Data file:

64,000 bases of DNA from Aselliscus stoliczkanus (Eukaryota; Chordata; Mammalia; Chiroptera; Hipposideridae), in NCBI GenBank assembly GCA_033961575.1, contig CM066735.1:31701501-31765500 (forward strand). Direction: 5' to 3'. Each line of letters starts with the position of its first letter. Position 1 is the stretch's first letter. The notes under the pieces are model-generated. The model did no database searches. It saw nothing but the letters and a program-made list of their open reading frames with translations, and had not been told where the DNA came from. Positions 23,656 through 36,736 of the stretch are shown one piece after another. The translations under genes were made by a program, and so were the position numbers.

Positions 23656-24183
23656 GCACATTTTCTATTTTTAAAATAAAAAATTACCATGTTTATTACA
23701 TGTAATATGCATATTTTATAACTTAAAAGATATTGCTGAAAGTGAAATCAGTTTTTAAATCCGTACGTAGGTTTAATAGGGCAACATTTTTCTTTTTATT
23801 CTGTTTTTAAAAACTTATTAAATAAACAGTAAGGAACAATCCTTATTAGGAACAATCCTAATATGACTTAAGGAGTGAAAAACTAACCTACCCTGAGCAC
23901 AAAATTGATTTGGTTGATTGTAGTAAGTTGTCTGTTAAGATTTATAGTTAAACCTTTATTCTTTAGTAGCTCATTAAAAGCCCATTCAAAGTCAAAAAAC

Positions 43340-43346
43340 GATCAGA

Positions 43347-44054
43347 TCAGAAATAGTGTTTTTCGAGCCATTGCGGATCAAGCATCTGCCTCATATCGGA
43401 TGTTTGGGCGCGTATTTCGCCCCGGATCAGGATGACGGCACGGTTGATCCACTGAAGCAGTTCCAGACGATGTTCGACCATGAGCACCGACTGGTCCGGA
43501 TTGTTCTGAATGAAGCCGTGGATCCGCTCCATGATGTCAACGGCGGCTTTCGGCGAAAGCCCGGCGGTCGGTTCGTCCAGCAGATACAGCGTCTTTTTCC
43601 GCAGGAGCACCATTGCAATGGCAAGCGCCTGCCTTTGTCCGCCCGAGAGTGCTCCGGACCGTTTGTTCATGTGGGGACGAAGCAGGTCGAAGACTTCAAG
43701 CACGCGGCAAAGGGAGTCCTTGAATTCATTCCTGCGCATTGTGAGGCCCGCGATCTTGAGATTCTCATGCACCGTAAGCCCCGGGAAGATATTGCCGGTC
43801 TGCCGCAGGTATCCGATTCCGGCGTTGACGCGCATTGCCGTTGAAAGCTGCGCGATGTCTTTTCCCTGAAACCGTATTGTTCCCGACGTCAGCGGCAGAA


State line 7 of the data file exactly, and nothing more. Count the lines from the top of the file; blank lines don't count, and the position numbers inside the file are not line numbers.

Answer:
Positions 43340-43346